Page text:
It’s not often we get to see a prime-time offering of smart, accomplished and angry women on our screens but that’s exactly what we got.
By
Saman Shad

5 Nov 2019 - 12:29 PM  UPDATED 5 Nov 2019 - 2:00 PM

OPINION

If you’re going to have someone like Mona Eltahawy on your show then you’re going to have to expect fireworks. Especially the “f-bomb” kind. And that’s exactly what happened on Monday's episode of Q&A.

“You're asking the person here who travels the world to say ‘f--- the patriarchy’,” passionate Egyptian-born feminist writer Eltahawy fired off. 

While ABC host Fran Kelly tried to keep things under control, the fact of the matter was there was no controlling a panel of women who were fired up, and let’s face it, angry.

It’s not often we get to see a prime-time offering of smart, accomplished and angry women on our screens but that’s exactly what we got. And it was refreshing. Mild-mannered viewers however may have found it confronting viewing, especially as for so long angry women have often been portrayed as being deficient in some way or “not of sound mind” on our screens.

Women are angry because things are unfair. 

Maybe sometimes women have to lose our minds a little to get the message across.

“How many rapists must we kill until men stop raping us?” Eltahawy asked at one point.

“I wonder what our kind of tipping point in Australia's going to be when people will start burning stuff? I look forward to it,” writer Nayuka Gorrie chimed in.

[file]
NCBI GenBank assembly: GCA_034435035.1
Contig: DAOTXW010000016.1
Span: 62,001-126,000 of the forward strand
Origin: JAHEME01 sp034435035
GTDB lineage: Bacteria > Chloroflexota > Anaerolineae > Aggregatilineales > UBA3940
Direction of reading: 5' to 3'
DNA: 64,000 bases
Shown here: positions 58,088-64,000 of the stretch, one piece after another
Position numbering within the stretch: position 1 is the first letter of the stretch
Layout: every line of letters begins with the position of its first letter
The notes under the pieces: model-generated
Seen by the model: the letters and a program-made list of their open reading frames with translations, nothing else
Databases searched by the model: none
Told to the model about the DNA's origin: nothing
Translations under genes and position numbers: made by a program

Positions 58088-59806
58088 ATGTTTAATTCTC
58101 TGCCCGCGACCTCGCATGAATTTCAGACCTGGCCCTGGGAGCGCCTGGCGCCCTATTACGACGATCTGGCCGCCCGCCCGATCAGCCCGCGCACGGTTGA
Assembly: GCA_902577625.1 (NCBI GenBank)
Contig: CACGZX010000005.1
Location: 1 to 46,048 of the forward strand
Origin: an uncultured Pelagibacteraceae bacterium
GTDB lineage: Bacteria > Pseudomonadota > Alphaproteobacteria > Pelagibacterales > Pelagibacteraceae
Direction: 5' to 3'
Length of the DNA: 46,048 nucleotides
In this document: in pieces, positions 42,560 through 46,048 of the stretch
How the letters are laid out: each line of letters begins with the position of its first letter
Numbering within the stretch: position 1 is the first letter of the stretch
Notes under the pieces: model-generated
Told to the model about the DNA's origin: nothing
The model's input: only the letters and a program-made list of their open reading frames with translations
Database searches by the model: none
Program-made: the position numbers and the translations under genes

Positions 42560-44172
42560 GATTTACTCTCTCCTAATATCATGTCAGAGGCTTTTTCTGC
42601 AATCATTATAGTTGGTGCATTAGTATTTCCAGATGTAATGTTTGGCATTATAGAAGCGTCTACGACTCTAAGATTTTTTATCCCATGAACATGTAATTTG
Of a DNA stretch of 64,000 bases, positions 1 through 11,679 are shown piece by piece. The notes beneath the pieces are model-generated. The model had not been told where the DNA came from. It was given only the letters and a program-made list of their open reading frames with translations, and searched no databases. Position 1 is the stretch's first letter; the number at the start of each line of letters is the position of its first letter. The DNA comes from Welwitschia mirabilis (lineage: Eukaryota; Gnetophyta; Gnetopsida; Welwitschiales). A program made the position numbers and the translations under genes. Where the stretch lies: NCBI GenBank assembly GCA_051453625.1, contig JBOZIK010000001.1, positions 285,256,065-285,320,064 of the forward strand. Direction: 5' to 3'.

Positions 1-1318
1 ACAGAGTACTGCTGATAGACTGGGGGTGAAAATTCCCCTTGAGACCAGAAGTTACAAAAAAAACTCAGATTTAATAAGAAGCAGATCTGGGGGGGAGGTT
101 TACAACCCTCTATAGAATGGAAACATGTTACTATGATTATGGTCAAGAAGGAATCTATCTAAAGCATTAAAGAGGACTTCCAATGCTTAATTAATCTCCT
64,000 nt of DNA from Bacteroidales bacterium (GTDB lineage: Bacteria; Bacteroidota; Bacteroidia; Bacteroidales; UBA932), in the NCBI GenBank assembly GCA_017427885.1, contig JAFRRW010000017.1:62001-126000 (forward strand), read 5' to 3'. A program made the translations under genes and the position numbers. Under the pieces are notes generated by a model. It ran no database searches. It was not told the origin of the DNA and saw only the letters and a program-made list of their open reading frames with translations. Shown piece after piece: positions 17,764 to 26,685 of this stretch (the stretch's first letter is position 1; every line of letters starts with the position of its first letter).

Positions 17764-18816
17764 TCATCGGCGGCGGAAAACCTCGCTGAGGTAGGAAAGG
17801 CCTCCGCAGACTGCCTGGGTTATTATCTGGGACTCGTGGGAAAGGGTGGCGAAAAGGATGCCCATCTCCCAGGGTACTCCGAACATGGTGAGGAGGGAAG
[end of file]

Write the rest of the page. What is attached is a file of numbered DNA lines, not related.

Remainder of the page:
These were provocative statements but they were being said for a reason – because women are sick of sitting around waiting for society and the world at large to change just so we can feel safe, or at the very least have equal footing in a world very much in men’s favour.

As domestic violence researcher and author  Jess Hill reminded us, being provocative was a strategy used by the suffragettes: “If anyone’s shocked by what Mona’s suggesting, you just have to look back to history, and a certain faction of the suffragettes … they used violence. They thought what they were fighting was a civil war between the sexes.”

In the 1910s the suffragettes conducted a bombing and arson campaign across the UK, including carrying out attacks on the houses of MPs, churches, railway stations etc, because they wanted women to have the right to vote. Many of these women were subjected to police brutality and sexual assault. And while most of us would disagree with their methods, some may argue that’s what it took for women to get the vote – at least in the UK.

As far as I could see the f-bombs were being dropped as much out of anger as they were out of passion.

But last night’s Q&A wasn’t just about the fiery statements and the rallying cries for action, it was also about the swearing. It seems we are still not used to the sight of women saying the f-word without it affecting our sensibilities.

As far as I could see the f-bombs were being dropped as much out of anger as they were out of passion.

The women on the panel last night are at the forefront of making change. They are writing books, giving speeches, travelling the world speaking out about how society is constructed to put women at a disadvantage.

They are used to repeating certain statements till they are blue in the face, often without being listened to. At least by swearing and making provocative statements this time they are being heard.

I for one would love to see more women openly expressing their anger. We are taught from a young age to curb this fieriness inside of us. We are deemed bossy or difficult if we let this anger seep out from time to time. But it should be OK.

Women are angry because things are unfair, society continuously puts us down and while no one is seriously suggesting violence as a means to win equal footing, at least being vocal about our unhappiness will perhaps mean things change sooner rather than later.

You can follow Saman on Twitter on @muminprogress. 

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